Too wet

Add paper products and dry leaves, gently fork holes in the working layer


Too dry or acidic

Add water/lime. If your worm farm is on legs, place each leg in a container of water to stop such pests from getting in.

Food rotting and not eaten

Too much food/wrong food/ pieces too big

Add less food, break into small pieces

No worm tea

Not enough water

Add water

Frequently asked questions about Worm Farming

  • How many worms do I need to start?

1000 is OK, but a bin takes some time to get going; 2000 worms (500gms) will get a bin working much more quickly and efficiently.

  • What if there are lots of fruit flies?

Add a decent sprinkling of lime and wait a day or two. If you still have flies, add more lime and carbon material (e.g., paper or dried leaves).

  • Do I need to lime my worm bin?

A small handful of lime or gypsum once a month helps to keep the food sweet.

  • What do I do if I go on holiday?

Add to the bin as follows: 1-2 weeks: empty out your fridge of any fruit and vegetables 2-3 weeks: dried grass or coconut fibre from a garden centre or worm grower 4+ weeks: coconut fibre block from garden centre or worm grower.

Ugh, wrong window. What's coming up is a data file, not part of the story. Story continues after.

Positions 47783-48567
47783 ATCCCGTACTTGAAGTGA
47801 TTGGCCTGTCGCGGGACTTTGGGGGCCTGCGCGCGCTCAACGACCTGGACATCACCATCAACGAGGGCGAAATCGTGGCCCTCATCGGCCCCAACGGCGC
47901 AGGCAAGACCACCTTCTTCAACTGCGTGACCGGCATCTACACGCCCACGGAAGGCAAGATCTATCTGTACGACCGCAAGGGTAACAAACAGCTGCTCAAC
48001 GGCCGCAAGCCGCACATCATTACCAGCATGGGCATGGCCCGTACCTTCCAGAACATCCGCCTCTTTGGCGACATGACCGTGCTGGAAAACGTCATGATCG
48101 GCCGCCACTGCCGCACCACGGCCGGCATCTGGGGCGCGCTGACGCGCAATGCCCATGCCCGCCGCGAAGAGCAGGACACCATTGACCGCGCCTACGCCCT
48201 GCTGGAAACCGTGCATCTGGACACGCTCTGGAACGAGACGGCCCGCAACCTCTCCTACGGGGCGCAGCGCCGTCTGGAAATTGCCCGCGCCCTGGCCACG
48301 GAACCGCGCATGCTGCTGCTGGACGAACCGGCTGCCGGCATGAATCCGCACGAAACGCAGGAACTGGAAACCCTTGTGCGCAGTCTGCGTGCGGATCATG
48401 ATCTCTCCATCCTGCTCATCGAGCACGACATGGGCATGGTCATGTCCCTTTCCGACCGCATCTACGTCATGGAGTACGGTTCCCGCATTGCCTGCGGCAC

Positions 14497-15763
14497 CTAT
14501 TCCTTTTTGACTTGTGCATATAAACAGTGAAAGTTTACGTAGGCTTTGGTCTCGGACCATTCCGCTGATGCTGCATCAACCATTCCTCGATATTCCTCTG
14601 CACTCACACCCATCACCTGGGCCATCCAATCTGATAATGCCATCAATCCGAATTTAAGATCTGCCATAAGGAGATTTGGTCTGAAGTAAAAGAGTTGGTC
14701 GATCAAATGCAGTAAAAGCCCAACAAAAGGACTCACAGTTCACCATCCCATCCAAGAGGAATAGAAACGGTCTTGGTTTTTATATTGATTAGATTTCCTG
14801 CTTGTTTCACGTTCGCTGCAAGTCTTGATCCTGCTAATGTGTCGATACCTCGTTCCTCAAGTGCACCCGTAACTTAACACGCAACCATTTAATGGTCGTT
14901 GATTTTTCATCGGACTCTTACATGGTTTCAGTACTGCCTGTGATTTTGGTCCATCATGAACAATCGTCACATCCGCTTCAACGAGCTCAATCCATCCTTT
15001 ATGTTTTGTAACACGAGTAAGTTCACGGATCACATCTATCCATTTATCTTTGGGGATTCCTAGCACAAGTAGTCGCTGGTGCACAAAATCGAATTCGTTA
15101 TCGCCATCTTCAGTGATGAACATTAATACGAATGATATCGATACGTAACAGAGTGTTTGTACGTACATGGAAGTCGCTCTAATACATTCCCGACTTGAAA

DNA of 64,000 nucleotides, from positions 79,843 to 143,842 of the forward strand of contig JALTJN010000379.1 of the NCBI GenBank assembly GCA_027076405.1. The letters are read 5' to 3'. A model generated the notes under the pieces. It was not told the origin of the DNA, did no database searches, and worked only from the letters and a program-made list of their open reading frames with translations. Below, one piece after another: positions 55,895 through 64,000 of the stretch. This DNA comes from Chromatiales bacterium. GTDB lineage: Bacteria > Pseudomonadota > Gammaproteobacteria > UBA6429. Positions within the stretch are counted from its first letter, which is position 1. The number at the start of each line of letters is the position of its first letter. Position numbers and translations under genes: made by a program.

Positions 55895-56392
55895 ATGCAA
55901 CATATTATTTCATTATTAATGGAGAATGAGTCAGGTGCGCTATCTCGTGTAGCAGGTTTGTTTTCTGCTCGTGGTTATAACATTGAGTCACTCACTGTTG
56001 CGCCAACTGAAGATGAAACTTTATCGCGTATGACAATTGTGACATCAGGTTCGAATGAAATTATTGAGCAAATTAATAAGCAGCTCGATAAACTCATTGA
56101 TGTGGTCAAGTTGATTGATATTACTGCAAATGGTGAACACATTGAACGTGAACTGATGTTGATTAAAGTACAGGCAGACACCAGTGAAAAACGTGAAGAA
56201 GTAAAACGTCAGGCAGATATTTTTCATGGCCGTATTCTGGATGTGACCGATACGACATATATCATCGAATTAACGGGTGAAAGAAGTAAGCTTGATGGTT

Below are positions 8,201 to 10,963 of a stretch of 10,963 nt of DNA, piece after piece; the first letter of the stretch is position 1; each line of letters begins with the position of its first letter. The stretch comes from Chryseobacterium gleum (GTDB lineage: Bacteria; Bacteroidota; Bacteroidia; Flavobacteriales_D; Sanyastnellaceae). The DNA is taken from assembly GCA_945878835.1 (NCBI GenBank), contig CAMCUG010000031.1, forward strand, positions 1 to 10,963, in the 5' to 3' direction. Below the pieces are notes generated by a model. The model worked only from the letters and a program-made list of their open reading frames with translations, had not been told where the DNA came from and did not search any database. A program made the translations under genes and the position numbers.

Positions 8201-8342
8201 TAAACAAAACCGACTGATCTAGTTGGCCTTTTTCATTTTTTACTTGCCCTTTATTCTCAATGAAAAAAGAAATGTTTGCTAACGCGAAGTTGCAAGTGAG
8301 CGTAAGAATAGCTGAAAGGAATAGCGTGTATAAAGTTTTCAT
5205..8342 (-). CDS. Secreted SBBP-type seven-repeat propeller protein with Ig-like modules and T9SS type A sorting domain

• How much do I dilute the 'worm tea'?

Worm tea is very high in nitrogen and needs to be watered down to about 1:10, or so it is the colour of weak tea. The liquid is so rich that it can be harmful if not diluted.

  • What can I do with the worm casts?

Worm casts can be mixed with potting mix, seed raising mix and compost (about 20% casts to 80% mix), and is the perfect medium into which to plant seedlings, plants and trees. Casts do not have to be diluted for use in the garden, but make sure they are mixed in to the soil. For best results, add compost and mulch as soil cover.

Love Food, Hate Waste Campaign

Did you know that food waste costs New Zealand $872 million a year, with the burden in Hawke’s Bay alone totaling nearly $33 million ($563 per household)?Top 10 foods

The ‘Love Food, Hate Waste’ campaign aims to help you prevent food waste by educating Kiwi's on:

  • Using up leftovers with yummy recipes
  • Planning meals to use up excess food
  • Making a shopping list to prevent buying too much food
  • How to store food correctly to prevent it from going bad

The Love Food Hate Waste campaign is being run by local councils across the country and all four Hawke’s Bay Councils are involved.

Similar campaigns overseas have resulted in significant reductions in food sent to landfill – by 18% in the UK. Such a reduction in New Zealand would see 46,600 tonnes diverted from landfills annually.

You can follow Love Food, Hate Waste on Facebook and check out the new website for more great tips and ideas.